San Francisco Board unanimously OKs memorial to ‘comfort women’
SAN FRANCISCO – Despite some local opposition, the San Francisco Board of Supervisors unanimously approved a resolution calling for a memorial to “comfort women” abused by the Japanese Imperial Army during World War II.
Introduced by Supervisor Eric Mar (District 1), the resolution is aimed at honoring some “200,000 women who were kidnapped and forced into sexual slavery the Imperial Japanese Army during its colonial and wartime occupation” of Asia and the Pacific Islands from the 1930s through the duration of World War.
The resolutions further states that “unspeakable and well-documented war-crimes, including mass rape, wholesale massacres, heinous torture and other atrocities, were ·committed by the Japanese in all the countries that Japan occupied during World War II.”
Other members of the Board are Supervisors John Avalos (11th district), London Breed (5th district), David Campos (9th District), Julie Christensen (3rd District), Malia Cohen (10th District), Mark Farrell (2nd District), Jane Kim (6th District), Katy Tang (4th District), Scott Wiener (8th District) and Norman Yee (7th District).
Supervisor Mar’s resolution also seeks “to ensure that the plight and suffering of these girls and women will never be forgotten or erased from history.”
The approved resolution does not come with a budget allocation for the project, though, and cost estimates could reach $140,000 with funds most probably coming from private groups and individuals.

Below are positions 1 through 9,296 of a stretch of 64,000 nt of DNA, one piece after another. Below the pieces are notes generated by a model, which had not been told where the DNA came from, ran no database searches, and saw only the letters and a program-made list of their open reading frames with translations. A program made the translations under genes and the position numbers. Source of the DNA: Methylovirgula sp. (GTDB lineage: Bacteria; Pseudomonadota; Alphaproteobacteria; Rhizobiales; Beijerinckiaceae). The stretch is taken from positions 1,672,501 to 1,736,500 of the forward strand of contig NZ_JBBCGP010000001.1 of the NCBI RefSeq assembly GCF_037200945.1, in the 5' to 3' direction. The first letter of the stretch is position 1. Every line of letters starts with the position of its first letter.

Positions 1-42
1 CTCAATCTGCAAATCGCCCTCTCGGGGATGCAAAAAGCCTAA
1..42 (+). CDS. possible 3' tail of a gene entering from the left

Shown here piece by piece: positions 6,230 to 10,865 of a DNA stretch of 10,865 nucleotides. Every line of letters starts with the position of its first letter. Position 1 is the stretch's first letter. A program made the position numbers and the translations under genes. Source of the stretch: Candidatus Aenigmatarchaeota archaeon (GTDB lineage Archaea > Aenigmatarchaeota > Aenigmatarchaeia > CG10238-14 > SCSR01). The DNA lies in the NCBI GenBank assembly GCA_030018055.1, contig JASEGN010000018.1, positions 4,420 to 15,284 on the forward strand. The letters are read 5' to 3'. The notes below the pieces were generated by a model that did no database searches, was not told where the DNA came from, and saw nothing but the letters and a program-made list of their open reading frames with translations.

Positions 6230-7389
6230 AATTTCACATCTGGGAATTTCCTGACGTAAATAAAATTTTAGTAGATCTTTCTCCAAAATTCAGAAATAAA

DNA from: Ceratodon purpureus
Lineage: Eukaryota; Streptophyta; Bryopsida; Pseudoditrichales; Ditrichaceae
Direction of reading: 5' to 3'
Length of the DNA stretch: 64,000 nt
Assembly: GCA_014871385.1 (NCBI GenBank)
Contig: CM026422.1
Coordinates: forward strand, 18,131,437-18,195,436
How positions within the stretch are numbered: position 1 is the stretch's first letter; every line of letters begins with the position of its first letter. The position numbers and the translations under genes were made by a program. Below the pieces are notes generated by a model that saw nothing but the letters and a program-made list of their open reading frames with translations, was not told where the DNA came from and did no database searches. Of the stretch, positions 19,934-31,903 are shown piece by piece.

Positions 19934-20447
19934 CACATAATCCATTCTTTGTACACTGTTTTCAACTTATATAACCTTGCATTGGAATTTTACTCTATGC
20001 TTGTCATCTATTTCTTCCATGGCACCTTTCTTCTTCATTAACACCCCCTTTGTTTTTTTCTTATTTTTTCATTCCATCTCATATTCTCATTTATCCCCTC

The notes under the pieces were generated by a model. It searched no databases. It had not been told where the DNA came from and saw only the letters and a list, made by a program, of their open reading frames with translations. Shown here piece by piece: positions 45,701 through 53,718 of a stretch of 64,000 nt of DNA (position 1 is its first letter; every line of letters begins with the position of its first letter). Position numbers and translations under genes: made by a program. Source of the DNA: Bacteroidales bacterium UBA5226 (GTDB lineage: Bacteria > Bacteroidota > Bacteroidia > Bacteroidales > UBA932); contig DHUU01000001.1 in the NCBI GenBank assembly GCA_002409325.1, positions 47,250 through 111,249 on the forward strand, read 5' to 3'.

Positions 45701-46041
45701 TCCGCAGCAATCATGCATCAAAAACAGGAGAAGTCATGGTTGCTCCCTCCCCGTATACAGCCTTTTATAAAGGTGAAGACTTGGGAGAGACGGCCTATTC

The timeframe for building the memorial is at least year, considering the creation of the committee, holding recommendation hearings for the supervisors, the final board approval of all considerations for construction to begin and the actual construction itself. .
“My understanding is that they are going to create a committee to decide what the memorial statue will look like and where it is going to be placed. I hope they will include a Filipino in that committee even if Filipinos, unlike the Chinese and Koreans, have not really been active in this initiative whatsoever,” according to Rudy Asercion, advocate for Filipino war veteran welfare and affairs.
Tina Shauf, Gabriela U.S.A. campaign officer, said her group supports the resolution as the memorial will make children aware of the lessons of the past and stand up against injustices..
“In the history of imperial wars of aggression, the women and children are the first ones to actually suffer. With this memorial, we wanted to honor their lives and also validate their experiences,” Shauf stated.